It's been a hard-luck story all along, and now former CIA operative Kermit Roosevelt's controversial book, "Countercoup," can't be released until the Iranian hostages are.

A McGraw-Hill spokesman confirmed yesterday that McGraw-Hill decided not to release the book until the hostages are freed "so there's no inflammatory" effect.

The book -- an account of how British and American intelligence toppled the allegedly pro-Soviet regime of Prime Minister Mossadegh and returned the shah of Iran to his Peacock Throne -- was recalled last August by McGraw-Hill Publishing Co. after 400 copies had already gotten into the hands of bookstores and reviewers.

The entire first edition of 7,500 copies was scrapped.A "revised" edition was supposed to be "reissued" this spring.

Roosevelt and McGraw-Hill had been threatened with a lawsuit by the British Petroleum Co. Roosevelt, who had submitted his manuscript to the CIA for prepublication review, had made changes at the CIA's request that BP claimed were not only misleading but "wrong, inaccurate and thought to be libelous."

A new edition has already been printed and is being stored in warehouses, ready for redistribution within six to eight weeks after settlement of the hostage situation.

The February issue of House and Garden showing Barbara Howar's Georgetown decor was outdated before it hit the newsstands.

She had already left Washington, moving to a house on Long Island, putting her property here on the market for $350,000. After months, it has been sold for a little over $300,000.

She left, she told friends, because "I didn't want to end up another Kay Halle . . . the oldest living political groupie in Washington."

Halle, heiress to a department store fortune in Cleveland, was a friend to the famous during World War II. Blond (like Howar), she settled into a handsome Georgetown house (like Howar), and gave parties (like Howar) and wrote books (like Howar).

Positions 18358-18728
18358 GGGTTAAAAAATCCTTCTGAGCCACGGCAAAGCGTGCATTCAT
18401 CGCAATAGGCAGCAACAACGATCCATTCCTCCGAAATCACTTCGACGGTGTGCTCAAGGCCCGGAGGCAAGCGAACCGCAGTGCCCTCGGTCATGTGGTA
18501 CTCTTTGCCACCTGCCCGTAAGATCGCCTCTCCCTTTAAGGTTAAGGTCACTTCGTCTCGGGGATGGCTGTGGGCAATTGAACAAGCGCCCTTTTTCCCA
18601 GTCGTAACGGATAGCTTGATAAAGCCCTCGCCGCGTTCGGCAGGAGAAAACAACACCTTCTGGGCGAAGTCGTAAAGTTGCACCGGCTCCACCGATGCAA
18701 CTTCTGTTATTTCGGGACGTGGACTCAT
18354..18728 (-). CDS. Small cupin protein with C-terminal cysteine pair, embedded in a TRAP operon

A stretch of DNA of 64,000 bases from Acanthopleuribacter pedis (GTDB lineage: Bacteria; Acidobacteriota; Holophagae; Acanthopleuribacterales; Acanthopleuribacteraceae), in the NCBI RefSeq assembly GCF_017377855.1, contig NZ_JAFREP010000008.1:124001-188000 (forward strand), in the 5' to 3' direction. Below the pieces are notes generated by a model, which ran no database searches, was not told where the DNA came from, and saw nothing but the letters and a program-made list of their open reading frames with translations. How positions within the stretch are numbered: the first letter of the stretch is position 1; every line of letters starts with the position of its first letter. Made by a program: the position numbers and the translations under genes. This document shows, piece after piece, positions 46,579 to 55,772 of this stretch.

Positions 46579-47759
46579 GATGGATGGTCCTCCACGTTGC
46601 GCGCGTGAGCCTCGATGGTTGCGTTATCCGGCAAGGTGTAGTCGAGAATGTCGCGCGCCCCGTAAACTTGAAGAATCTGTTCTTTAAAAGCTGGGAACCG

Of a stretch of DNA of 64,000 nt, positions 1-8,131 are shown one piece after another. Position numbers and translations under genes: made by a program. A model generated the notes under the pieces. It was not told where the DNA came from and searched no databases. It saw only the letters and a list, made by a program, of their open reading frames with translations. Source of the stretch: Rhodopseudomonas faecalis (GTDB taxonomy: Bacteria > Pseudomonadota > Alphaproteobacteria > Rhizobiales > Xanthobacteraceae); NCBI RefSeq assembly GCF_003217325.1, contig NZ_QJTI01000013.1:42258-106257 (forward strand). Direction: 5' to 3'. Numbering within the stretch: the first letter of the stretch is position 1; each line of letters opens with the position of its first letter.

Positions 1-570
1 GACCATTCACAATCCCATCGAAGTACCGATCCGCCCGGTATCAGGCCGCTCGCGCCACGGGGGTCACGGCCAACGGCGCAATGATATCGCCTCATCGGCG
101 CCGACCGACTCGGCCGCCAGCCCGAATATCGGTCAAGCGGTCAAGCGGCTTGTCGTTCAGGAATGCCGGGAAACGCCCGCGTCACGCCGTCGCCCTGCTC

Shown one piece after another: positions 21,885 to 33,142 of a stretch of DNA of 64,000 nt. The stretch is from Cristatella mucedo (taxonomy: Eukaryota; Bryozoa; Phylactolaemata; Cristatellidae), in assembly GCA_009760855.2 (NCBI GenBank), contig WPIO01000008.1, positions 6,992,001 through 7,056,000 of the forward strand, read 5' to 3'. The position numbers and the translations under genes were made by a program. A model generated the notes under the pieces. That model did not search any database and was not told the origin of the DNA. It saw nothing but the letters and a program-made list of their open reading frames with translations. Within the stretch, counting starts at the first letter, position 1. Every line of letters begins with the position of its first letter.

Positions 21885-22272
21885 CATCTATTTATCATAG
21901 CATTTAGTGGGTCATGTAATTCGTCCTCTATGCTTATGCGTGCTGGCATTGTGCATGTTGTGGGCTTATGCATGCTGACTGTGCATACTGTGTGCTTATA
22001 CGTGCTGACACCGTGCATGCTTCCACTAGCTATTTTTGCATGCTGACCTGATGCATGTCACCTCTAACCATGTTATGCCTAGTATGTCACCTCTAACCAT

Halle, informed of Howar's comment, said that she considers it "an odd parallel."

"It seems to me she can't stay put anywhere very long," she said, apparently referring to Howar's peripatetic life style, in which she has moved from house to house and job to job over the years.

The author brought down the house opening night at the Kennedy Center during the second act of Tennessee Williams' new "Clothes for a Summer Hotel."

But it wasn't anything Williams had written for his characters to say onstage that set the audience laughing. It was Williams himself, sitting in an aisle seat, laughing at what only he seemed to know was funny. Most of the audience didn't even know who was doing the guffawing.

Washington writer Kitty Kelley, whose "Jackie, Oh!" book on Jacqueline Onassis must have worn out the exclamation mark on her typewriter, has found a new subject worthy of her talents. Her next biography will be about Elizabeth Taylor . . . San Franciso attorney Melvin Belli, the flamboyant "King of Torts," is here trying a case in Montgomery County. His girth has expanded to the point now where his courtroom colleagues are calling him "Melvin Belly" . . . When Studio 54's Steve Rubell goes to prison soon, the mail he gets while he is behind bars could be compiled into a best seller. His secretary "Honey" has been busy compiling the addresses of all his celebrity friends so that he can write to them, in expectation that they will write back . . . Shirley Temple Black for vice president? Her husband says that she has been getting a lot of favorable encouragement since a magazine poll recently showed her the female more voters would like to see in that job.